New T-SQL Features in SQL Server 2012

CUME_DIST / PERCENT_RANK

CUME_DIST and PERCENT_RANK can be used to calculate the relative rank of a row within a group of rows in SQL Server 2012.

 Use PERCENT_RANK to evaluate the relative standing of a value within a query result set or partition.

PERCENT_RANK = (RANK() – 1) /
(TotalRows – 1)

CUME_DIST calculates the relative position of a specified value in a group of values.

The below example displays the Rank, PERCENT_RANK and CUME_DIST

SELECT SalesOrderID,
 RANK() OVER(ORDER BY SalesOrderID) RANK,
 PERCENT_RANK() OVER(ORDER BY SalesOrderID) AS PERCENT_RANK,
 CUME_DIST() OVER(ORDER BY SalesOrderID) AS CUME_DIST
 FROM Sales.SalesOrderDetail
 WHERE SalesOrderID IN (75121,75122,75123 )

The result for the above query is shown below:

IIF

I’m not sure why the IIF function which is a very simple function has not been included in previous versions of SQL Server. IIF is similar to the CASE function but it is optimized for evaluating two values. For example:

SELECT PersonType,
IIF(PersonType = 'EM','Employee','Other') PersonType
FROM Person.Person 

The above query will return an Employee for the rows where PersonType equals EM and Other if not.

CHOOSE

This new simple feature is useful for extracting data elements from a data array:

DECLARE @MonthNumber int = 5
SELECT CHOOSE(@MonthNumber, 'JAN','FEB','MAR','APR','MAY','JUN','JUL','AUG','SEP','OCT','NOV','DEC') AS Month

The above will return the 5th element from the above array which is MAY.

TRY_CONVERT

The

CONVERT function was used for earlier versions of SQL Server.

Let us say, we have a table with dates.

INSERT INTO MyData
(MyDate)
VALUES
('2011-01-01'),
('2012-12-31'),
('2012-02-29'),
('2011-02-29')

Note that 2011-02-29 is an invalid date. You could use CONVERT function to convert varchar to the date data type:

SELECT CONVERT(date,MyDate) Mydate
FROM MyData

However, will return an error since you have an error in the last row.  In SQL Server 2012, you can use the new feature, TRY_CONVERT.

SELECT TRY_CONVERT(date,MyDate) Mydate

FROM MyData

TRY_CONVERT will return all the correct rows and invalid row will return null value. Main important thing is this won’t trigger an exception which will fail.

Apart from this you can use TRY_CONVERT function to retrieve only the error records.

SELECT MyDate
FROM MyData
WHERE TRY_CONVERT(date,Mydate) IS NULL
Instead of throwing an error TRY_CONVERT returns a NULL value and you can then more easily handle this in your code.

CONCAT

CONCAT is a significant addition for DQL Server developers.

If you have table with Title, FirstName, MiddleName, LastName  columns and you may need to combine these columns and display them as a single column as shown below.

SELECT Title,FirstName,MiddleName, LastName ,
Title + ' '+ FirstName+ ' '+MiddleName+ ' '+LastName FullName
FROM Person.Person

Results are shown below.

However, except for three records and all the rows are null. That is because when a NULL value is added to a value the result is NULL.

The solution is to utilize the ISNULL function.

SELECT Title,FirstName,MiddleName, LastName ,
ISNULL(Title,'') + ' '+ FirstName+ ' '+ ISNULL(MiddleName, '' )+ ' '+LastName FullName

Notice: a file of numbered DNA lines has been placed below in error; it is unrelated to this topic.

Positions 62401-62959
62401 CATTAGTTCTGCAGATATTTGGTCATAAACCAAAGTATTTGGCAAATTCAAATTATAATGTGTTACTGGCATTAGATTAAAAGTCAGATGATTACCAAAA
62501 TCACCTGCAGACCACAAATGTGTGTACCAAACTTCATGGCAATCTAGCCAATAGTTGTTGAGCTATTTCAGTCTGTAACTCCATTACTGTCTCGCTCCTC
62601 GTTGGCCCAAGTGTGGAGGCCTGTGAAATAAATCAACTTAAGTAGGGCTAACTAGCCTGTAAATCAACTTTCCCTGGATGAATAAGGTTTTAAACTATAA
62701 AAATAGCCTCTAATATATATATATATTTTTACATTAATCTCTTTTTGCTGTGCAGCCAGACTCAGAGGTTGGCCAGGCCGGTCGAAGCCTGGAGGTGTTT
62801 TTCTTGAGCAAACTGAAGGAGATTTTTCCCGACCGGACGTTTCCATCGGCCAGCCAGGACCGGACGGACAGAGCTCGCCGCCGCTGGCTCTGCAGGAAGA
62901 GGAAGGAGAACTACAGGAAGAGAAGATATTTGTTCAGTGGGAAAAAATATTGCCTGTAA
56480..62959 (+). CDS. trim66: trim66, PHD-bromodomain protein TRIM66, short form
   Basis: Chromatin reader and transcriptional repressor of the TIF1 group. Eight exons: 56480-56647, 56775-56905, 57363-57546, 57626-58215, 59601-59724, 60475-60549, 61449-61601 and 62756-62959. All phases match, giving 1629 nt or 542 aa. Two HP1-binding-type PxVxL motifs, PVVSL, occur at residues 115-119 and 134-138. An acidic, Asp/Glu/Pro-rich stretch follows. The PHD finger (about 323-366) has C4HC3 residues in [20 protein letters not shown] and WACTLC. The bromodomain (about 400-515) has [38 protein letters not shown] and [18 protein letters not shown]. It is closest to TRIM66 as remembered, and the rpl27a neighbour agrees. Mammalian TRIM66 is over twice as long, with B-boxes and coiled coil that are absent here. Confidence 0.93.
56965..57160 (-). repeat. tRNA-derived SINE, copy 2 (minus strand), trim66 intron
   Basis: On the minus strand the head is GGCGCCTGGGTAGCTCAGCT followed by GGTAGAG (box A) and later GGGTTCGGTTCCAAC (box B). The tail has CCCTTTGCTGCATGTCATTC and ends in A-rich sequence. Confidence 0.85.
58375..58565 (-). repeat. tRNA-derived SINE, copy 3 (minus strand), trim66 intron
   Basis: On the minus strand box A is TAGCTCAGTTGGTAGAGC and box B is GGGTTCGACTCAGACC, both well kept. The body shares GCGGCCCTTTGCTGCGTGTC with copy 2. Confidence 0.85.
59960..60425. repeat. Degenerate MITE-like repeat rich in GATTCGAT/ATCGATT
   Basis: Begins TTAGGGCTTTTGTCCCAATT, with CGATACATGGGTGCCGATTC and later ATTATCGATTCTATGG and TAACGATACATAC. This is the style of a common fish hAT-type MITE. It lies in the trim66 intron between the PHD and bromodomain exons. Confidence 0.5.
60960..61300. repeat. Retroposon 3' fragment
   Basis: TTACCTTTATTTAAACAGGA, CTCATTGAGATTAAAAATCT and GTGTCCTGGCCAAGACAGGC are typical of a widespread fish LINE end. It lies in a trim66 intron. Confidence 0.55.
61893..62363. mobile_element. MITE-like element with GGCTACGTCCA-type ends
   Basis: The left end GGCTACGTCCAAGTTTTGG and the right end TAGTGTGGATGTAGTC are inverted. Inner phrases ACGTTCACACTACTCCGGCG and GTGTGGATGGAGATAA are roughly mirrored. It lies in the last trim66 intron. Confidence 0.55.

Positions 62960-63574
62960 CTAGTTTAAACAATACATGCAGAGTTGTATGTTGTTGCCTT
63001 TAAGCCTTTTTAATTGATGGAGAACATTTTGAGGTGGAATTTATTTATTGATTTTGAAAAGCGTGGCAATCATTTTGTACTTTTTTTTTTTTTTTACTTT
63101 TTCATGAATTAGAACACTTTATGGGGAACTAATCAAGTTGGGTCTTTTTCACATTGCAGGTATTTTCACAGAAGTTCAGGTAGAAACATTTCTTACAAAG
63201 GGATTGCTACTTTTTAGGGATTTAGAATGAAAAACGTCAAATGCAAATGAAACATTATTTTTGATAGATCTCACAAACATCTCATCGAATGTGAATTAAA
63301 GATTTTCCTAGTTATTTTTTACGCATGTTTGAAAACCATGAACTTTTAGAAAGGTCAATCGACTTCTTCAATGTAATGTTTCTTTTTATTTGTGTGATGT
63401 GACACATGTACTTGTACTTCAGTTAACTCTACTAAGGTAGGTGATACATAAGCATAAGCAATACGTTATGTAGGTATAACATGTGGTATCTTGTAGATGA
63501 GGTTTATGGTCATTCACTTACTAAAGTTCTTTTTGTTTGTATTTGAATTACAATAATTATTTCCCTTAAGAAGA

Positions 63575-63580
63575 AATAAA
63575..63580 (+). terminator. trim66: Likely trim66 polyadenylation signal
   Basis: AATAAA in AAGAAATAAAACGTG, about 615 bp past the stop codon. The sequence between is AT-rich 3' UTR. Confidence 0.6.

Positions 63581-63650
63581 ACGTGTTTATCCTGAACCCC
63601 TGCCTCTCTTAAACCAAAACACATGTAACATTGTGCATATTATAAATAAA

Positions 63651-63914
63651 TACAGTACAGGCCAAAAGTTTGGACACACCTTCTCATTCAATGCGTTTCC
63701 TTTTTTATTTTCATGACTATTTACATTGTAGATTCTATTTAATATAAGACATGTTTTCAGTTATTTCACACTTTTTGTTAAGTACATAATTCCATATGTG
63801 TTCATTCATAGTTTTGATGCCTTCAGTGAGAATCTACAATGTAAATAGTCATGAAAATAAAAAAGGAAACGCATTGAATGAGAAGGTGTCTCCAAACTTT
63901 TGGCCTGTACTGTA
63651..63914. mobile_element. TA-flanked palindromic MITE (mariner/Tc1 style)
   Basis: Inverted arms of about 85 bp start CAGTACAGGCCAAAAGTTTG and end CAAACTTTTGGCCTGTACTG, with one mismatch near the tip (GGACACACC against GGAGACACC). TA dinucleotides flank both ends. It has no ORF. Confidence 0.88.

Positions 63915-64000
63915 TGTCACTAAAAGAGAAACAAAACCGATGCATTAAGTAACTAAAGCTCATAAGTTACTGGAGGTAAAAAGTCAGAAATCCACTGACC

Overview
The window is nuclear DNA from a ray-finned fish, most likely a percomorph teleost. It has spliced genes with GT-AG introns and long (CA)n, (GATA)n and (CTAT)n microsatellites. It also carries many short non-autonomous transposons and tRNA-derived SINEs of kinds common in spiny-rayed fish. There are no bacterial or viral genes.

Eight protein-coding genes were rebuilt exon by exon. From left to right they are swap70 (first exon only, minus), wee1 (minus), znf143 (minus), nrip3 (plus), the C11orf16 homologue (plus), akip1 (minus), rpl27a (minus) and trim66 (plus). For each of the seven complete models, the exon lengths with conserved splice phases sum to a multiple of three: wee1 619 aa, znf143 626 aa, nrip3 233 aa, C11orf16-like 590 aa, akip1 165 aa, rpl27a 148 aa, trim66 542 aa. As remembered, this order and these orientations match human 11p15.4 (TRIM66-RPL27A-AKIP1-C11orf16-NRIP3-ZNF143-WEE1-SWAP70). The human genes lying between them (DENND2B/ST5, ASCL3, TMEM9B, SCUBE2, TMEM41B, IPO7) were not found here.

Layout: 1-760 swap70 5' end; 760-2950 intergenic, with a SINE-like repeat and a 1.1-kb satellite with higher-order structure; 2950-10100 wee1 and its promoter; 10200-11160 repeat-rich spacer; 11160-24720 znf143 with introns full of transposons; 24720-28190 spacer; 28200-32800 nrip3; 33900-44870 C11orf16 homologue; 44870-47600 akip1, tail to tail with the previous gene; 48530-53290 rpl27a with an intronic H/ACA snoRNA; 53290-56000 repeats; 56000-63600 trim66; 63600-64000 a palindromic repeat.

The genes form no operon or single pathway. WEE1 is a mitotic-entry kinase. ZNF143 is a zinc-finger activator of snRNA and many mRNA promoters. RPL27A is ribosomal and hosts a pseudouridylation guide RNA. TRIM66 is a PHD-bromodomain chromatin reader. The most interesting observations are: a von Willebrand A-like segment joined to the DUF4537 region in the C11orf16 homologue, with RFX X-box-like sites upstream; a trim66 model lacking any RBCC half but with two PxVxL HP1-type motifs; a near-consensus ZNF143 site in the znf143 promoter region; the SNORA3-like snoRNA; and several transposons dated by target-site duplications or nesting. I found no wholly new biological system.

FROM Person.Person

However, this might be a tedious task if you have numerous columns to combine. In SQL Server 2012, you have a new function CONCAT which returns a string that is the result of concatenating two or more string values.

SELECT Title,FirstName,MiddleName, LastName ,
CONCAT(Title, ' ',FirstName, ' ',MiddleName, ' ',LastName) FullName
FROM Person.Person

From the below results you can see the null issue is eliminated in the FullName column.

Note that the CONCAT function has no performance impact compared with the old-style syntax.

PARSE & TRY_PARSE

PARSE is somewhat similar to CONVERT in that it can convert one value to another specified value, however it should only be used for converting from a string to a date/time or number type. Note that since this is a CLR function it may have some performance impact.

SELECT PARSE('11/28/2011' AS datetime)
GO
SELECT PARSE('Monday, 28 November 2011' AS datetime USING 'en-US')
GO

As with TRY_CONVERT there is a function called TRY_PARSE to facilitate errors – ie it returns a NULL instead of throwing an error.

Date Time Functions

There are quite few date time functions introduced as shown in the below code. All the below functions will take parameters and generate datetime values from (except for DATEPART which outputs a part of a date as an integer).

SELECT
  DATEFROMPARTS(2012, 01, 31)   AS DATE_FROM_PARTS,
  DATETIME2FROMPARTS(2012, 01, 31, 15, 24, 5, 2, 7)  AS DATETIME2_FROM_PARTS,
  DATETIMEFROMPARTS(2012, 01, 31, 15, 30, 5, 997)   AS DATETIME_FROM_PARTS,
  DATETIMEOFFSETFROMPARTS(2012, 01, 31, 15, 30, 5, 1, -8, 0, 7)   AS DATETIMEOFFSET_FROM_PARTS,
  SMALLDATETIMEFROMPARTS(2012, 01, 31, 15, 30)   AS SMALLDATETIME_FROM_PARTS,
  TIMEFROMPARTS(15, 30, 5, 1, 7)    AS TIME_FROM_PARTS

All above functions will add different date parts and outputs will be given as a datetime.

EOMonth

In many human resource applications, you are required to get last date of the month. In previous versions of SQL Server, you might need to use following syntax.

SELECT
CAST(DATEADD(d,-1,(DATEADD(mm,DATEDIFF(m,0,GETDATE())+1,0)))AS DATE)

In SQL Server 2012 you can simply use EOMONTH to perform this:

SELECT EOMONTH(GETDATE())

There will not be any performance gain or loss since this function and the old-style function will both have same performance impact.

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